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Fail Again, Fail Worse: Fewer Families Received TANF Cash Assistance in 2020 than in 2019

Temporary Assistance for Needy Families (TANF), the centerpiece of the Gingrich-Clinton era “welfare reform,” was signed into law 25 years ago this August. Past research has documented that TANF largely failed to respond to the Great Recession. While the number of families receiving TANF did increase modestly in 2009 and 2010, the increases were so slight that TANF ended up playing “essentially no role in smoothing the income fluctuations experienced by families” during this period.  

Recently updated data on TANF’s performance during the pandemic recession suggest that TANF is on track to “fail worse” this time. As the table below shows, the total number of families in the United States receiving income assistance from TANF actually declined, by 3.5 percent, in 2020. 

Despite Pandemic Recession, Fewer Families Received TANF Assistance in 2020

Average monthly number of families receiving TANF in 2019 and 2020 by state

 20192020Difference: 2020-2019Percentage Change: 2019-2020
United States1,096,5941,057,711-38,883-3.5%
Alabama7,4507,113-337-4.5%
Alaska2,3612,234-127-5.4%
Arizona6,9647,93997514.0%
Arkansas2,4152,187-228-9.4%
California373,362344,095-29,267-7.8%
Colorado14,11813,584-534-3.8%
Connecticut7,8976,955-942-11.9%
Delaware3,3682,848-520-15.4%
District of Columbia7,4187,432140.2%
Florida38,75841,4262,6686.9%
Georgia9,1498,327-822-9.0%
Guam44945230.7%
Hawaii4,1165,6901,57438.2%
Idaho2,0271,885-142-7.0%
Illinois10,78210,688-94-0.9%
Indiana5,3887,1671,77933.0%
Iowa8,9007,954-946-10.6%
Kansas3,8233,9701473.8%
Kentucky16,91115,129-1,782-10.5%
Louisiana4,2463,403-843-19.9%
Maine15,82213,112-2,710-17.1%
Maryland16,29522,5546,25938.4%
Massachusetts49,53445,604-3,930-7.9%
Michigan11,07813,5662,48822.5%
Minnesota15,60716,2106033.9%
Mississippi3,2032,332-871-27.2%
Missouri9,8019,486-315-3.2%
Montana3,3132,792-521-15.7%
Nebraska4,4104,6612515.7%
Nevada8,0987,480-618-7.6%
New Hampshire5,2434,844-399-7.6%
New Jersey8,9809,4534735.3%
New Mexico9,87410,9951,12111.4%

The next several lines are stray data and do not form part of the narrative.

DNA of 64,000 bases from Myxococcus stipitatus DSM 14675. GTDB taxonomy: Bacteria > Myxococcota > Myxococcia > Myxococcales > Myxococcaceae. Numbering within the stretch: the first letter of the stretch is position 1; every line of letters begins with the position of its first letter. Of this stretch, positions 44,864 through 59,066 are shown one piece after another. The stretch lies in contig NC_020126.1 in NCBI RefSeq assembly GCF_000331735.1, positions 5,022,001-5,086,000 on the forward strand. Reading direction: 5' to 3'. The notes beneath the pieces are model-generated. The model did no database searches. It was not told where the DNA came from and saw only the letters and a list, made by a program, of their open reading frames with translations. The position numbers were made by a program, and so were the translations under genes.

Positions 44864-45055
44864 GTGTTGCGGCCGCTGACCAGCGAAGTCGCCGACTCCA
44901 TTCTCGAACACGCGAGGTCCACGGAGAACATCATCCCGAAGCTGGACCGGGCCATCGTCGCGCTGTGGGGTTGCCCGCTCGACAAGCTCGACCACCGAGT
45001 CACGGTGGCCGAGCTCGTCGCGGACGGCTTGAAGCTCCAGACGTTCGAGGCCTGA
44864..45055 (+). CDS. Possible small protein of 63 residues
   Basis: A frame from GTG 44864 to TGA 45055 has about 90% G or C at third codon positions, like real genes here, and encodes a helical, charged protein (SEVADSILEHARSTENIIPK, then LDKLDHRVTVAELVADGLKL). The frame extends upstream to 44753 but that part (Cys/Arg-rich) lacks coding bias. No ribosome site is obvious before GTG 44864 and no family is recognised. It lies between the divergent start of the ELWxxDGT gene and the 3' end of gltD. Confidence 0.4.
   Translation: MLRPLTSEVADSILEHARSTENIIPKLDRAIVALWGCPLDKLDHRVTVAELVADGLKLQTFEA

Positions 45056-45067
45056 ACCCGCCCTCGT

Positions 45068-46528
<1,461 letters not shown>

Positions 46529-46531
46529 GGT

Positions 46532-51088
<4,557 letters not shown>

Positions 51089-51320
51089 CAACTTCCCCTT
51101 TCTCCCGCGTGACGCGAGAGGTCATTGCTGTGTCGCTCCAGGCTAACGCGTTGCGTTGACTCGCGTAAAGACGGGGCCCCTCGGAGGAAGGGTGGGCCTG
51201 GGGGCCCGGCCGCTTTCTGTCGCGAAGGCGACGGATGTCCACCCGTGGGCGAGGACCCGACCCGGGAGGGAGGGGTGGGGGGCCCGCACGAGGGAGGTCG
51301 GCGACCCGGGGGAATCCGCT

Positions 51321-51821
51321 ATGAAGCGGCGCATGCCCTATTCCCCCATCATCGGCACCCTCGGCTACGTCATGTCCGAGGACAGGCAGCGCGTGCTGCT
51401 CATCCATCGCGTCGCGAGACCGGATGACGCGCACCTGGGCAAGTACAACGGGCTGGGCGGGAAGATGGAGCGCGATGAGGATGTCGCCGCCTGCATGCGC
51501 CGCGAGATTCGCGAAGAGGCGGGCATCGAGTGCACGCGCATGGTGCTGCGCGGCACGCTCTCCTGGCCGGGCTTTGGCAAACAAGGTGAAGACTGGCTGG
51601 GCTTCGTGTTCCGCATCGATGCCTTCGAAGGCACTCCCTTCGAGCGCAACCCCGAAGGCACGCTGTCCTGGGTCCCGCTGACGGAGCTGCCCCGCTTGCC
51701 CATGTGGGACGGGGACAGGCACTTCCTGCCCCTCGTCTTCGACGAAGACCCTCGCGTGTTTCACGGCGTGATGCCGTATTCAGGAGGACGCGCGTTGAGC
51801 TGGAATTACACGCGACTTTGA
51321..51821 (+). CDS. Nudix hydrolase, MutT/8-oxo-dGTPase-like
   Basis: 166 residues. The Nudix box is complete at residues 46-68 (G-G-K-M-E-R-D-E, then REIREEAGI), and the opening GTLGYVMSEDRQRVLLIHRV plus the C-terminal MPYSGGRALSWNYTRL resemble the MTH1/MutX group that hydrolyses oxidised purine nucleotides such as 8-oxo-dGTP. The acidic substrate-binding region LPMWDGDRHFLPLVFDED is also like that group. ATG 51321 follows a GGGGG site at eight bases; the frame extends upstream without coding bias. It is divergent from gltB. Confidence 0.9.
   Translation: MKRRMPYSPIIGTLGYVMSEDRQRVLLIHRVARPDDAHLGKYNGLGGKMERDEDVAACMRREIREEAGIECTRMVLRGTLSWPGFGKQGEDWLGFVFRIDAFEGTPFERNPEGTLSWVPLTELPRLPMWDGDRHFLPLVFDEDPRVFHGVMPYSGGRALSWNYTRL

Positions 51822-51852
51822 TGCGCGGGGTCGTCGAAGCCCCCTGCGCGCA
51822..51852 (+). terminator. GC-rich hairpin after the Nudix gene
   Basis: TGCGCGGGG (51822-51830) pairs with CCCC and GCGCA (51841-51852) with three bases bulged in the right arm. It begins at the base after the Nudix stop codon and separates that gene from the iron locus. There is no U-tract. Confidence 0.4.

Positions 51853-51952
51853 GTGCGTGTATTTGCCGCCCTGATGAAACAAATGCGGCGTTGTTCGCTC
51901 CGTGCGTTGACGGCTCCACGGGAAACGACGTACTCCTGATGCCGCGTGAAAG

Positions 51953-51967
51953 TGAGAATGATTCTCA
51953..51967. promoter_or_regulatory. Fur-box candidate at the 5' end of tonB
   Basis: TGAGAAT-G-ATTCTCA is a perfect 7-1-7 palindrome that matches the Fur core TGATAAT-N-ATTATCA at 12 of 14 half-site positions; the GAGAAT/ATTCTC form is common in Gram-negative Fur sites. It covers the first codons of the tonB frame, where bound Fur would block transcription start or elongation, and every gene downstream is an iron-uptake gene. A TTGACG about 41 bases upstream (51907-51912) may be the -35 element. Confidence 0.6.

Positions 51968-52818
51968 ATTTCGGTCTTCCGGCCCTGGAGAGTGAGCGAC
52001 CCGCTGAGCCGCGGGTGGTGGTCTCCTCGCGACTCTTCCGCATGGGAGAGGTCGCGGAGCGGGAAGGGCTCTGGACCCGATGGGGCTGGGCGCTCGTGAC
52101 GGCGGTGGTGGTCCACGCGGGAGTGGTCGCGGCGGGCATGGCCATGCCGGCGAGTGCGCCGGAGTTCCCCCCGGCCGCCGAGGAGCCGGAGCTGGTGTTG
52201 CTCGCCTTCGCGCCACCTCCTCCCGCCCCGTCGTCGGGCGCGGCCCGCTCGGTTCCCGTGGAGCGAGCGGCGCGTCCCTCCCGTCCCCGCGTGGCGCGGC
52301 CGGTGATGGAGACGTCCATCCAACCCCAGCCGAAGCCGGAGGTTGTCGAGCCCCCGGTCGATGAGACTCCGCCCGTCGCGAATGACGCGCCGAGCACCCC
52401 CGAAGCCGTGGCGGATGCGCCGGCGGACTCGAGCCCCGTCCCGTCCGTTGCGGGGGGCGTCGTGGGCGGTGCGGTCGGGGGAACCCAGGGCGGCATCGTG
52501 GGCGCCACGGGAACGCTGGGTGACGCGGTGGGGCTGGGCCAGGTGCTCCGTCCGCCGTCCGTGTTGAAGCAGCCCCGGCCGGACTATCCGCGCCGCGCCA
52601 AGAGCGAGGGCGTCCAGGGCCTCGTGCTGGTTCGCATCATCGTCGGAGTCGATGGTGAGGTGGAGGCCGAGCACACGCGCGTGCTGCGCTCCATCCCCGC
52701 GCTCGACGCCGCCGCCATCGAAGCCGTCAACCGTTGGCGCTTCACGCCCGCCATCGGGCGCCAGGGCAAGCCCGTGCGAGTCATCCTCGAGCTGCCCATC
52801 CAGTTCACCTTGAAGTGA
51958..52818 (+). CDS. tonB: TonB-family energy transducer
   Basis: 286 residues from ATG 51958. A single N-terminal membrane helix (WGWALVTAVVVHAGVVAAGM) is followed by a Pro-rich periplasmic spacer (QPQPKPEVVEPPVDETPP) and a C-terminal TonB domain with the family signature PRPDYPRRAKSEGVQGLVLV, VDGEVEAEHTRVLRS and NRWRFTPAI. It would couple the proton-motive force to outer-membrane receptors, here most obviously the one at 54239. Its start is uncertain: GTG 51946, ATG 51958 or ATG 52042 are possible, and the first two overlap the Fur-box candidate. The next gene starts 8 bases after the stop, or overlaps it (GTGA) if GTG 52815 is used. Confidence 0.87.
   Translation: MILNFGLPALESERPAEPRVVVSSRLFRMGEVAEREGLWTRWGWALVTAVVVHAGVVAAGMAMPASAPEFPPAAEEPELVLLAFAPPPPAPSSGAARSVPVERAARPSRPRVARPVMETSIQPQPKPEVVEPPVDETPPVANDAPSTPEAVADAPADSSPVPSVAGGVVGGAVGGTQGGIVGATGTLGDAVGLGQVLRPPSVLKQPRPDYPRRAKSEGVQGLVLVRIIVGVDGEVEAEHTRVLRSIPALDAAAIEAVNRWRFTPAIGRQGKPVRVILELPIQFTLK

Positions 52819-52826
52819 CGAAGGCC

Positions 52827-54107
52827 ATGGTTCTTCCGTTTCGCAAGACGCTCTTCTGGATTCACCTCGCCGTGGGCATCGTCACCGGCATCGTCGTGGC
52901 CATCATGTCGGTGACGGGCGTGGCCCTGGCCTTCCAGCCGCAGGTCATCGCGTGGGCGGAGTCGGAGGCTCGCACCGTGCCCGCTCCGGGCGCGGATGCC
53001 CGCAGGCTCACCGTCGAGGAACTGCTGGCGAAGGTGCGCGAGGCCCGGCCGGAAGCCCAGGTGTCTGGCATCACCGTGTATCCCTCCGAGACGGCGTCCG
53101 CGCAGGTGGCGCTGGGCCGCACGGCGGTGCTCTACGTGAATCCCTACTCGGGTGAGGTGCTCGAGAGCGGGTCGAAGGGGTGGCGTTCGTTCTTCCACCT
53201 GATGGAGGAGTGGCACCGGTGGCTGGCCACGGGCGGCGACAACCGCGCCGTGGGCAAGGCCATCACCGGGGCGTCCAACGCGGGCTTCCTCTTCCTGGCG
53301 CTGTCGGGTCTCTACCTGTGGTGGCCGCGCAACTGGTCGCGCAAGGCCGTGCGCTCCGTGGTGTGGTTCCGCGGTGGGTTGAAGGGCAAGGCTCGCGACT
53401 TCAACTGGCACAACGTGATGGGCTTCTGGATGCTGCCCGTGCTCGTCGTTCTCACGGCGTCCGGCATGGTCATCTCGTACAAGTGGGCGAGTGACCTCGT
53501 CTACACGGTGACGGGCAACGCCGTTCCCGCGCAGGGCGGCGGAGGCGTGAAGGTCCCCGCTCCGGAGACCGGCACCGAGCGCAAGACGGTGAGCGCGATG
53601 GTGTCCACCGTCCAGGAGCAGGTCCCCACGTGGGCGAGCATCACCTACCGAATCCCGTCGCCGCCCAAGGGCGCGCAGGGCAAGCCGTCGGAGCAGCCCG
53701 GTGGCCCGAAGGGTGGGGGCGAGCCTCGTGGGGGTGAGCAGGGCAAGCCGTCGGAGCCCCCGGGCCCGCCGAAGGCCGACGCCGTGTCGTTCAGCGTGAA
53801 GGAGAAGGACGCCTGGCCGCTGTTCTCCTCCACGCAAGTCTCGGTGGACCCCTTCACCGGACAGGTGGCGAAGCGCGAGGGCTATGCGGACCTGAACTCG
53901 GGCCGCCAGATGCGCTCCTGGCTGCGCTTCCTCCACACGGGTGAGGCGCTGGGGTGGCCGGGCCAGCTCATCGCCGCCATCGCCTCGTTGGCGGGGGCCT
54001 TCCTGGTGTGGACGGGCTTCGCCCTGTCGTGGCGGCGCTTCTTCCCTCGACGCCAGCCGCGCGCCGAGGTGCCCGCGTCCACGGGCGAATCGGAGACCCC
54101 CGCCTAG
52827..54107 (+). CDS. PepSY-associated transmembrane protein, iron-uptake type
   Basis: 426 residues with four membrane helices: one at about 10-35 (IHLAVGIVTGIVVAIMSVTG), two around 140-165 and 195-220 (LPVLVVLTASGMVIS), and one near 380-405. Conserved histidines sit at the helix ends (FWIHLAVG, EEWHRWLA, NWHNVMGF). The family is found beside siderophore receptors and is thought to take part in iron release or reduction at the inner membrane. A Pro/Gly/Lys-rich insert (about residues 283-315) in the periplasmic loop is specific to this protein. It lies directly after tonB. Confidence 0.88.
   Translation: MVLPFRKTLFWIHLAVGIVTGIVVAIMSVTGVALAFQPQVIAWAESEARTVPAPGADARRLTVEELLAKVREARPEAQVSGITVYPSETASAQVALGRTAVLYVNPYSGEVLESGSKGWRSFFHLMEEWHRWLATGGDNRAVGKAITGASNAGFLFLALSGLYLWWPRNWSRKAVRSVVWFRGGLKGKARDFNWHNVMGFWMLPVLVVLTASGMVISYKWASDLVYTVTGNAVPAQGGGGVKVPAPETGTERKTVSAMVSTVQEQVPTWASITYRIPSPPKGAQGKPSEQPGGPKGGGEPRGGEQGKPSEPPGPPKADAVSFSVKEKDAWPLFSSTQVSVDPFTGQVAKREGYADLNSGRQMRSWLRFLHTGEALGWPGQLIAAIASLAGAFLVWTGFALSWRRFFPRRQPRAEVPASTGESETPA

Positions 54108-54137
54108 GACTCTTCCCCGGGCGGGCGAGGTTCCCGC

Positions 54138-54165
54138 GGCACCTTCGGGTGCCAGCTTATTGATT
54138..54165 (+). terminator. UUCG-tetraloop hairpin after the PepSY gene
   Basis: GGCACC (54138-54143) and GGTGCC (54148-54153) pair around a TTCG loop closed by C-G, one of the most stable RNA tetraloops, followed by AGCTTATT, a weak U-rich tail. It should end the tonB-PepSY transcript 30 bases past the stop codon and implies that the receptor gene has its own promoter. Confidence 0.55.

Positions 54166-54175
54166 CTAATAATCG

New York115,779115,004-775-0.7%
North Carolina13,43513,8143792.8%
North Dakota946999535.6%
Ohio50,44852,7242,2764.5%
Oklahoma5,8995,629-270-4.6%
Oregon35,65330,785-4,868-13.7%
Pennsylvania40,19833,806-6,392-15.9%
Puerto Rico4,6354,244-391-8.4%
Rhode Island3,9363,172-764-19.4%
South Carolina7,9847,818-166-2.1%
South Dakota2,9122,752-160-5.5%
Tennessee19,20116,478-2,723-14.2%
Texas22,62920,269-2,360-10.4%
Utah3,2272,832-395-12.2%
Vermont2,7172,298-419-15.4%
Virgin Islands10773-34-31.8%
Virginia17,37718,4021,0255.9%
Washington36,36341,0554,69212.9%
West Virginia6,3615,919-442-6.9%
Wisconsin15,12315,5704473.0%
Wyoming507503-4-0.8%

Source: CEPR analysis of HHS TANF Caseload Data for 2019 and 2020.

The number of families receiving TANF decreased in 34 states and territories and increased in 16 states, the District of Columbia and Guam. But in most of the states with increases, fewer than 1,000 additional families received TANF assistance in 2020. 

As CEPR has previously documented, working class mothers were particularly hard-hit by the pandemic recession. A well-functioning program designed to increase the economic security of working class and low-income parents would have responded to this crisis by providing more income assistance to more families with children. TANF is a failed experiment. It’s time to repeal and replace it with a real and effective social security program.

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